“……. Everything that we find disgusting he’s going to embrace it, including the socialists out here. That’s why we have to realize this is a simple choice and we better make the right move.”
    ……

    Rip Murdock (f56c1e)

  173. There are other reasons for periodic declines in crime rates:

    With the advent of Broken Windows and other policing reforms in 1994, New York experienced the largest homicide declines in its history. The city transformed from an increasingly dystopian wasteland to America’s City.

    So why are so many criminologists declaring that Broken Windows doesn’t work, and why are advocates and the media trumpeting methodologically weak findings? The answer: they’re ideologically opposed to the proactive policing that Broken Windows fosters, because it draws sharp moral lines and is unafraid to make judgments about environments and behaviors.“

    https://www.city-journal.org/broken-windows-policing-works
    __ _

    According to critics, however, public order policing is a racist assault on poor minority neighborhoods that criminalizes innocuous behavior. But if the majority of arrests for public-order offenses occur in minority neighborhoods, that is because the majority of such offenses occur there as well.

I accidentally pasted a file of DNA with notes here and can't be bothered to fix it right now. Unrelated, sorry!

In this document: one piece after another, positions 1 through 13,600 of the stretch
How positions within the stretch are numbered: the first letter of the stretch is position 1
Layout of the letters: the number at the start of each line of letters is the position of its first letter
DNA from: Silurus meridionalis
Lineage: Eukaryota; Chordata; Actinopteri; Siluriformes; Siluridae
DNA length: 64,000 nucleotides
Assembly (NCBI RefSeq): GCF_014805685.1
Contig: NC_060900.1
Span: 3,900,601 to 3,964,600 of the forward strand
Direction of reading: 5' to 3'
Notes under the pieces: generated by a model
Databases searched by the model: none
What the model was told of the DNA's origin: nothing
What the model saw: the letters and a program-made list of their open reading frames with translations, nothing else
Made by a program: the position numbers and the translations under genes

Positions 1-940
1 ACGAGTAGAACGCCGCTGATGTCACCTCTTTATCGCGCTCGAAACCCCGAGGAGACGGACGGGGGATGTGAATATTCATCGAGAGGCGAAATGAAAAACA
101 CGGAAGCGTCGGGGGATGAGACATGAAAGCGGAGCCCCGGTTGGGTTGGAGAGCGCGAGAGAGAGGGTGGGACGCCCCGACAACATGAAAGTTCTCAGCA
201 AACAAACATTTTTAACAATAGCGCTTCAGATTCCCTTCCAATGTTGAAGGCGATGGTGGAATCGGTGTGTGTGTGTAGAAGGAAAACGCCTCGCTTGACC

The solution to racial disparities in the criminal-justice system is not to target policing. It is to bring the black crime rate down, something that depends first and foremost on revalorizing the two-parent family. Until that happens, however, downgrading the police response to public disorder does a disservice to the residents who have to live with its consequences.”

    https://www.manhattan-institute.org/html/broken-windows-policing-key-urban-renewal-8672.html
    _

    harkin (d8e40a)

  174. Numerous studies have found black Americans to be the disproportionate targets of both arrests and use of force by police.

    That’s an example of ow to lie with statistics.

    https://www.wsj.com/articles/the-myth-of-systemic-police-racism-11591119883

    From this, we learn:

    In 2019, police fatally shot 1,004 people. (which should be most of those killed by police.)

    235 of them were black, or 23.4% The number of unarmed blacks shot by police was 9 and the number of unarmed whites was 19. Contrary to the claim that nobody is listening to anybody, this number was less than half of what it had been in 2015 when 38 unarmed blacks and 32 unarmed whites were killed.

    It dropped to 24% of the 2015 level for blacks and only 59% of the 2015 level for whites.

    In 2018, which should be somewhere in the neighborhood of the 2019 figure, there were 7.407 black homicide victims, so the 9 unarmed blacks killed by the police represent 12 basis points (about one tenth of 1%) and even the 235 shot to death by police for all sorts of reasons represent only about 3% – the other 97% of homicide victims being killed by people who are not the police. (a few more may be covered up by the police)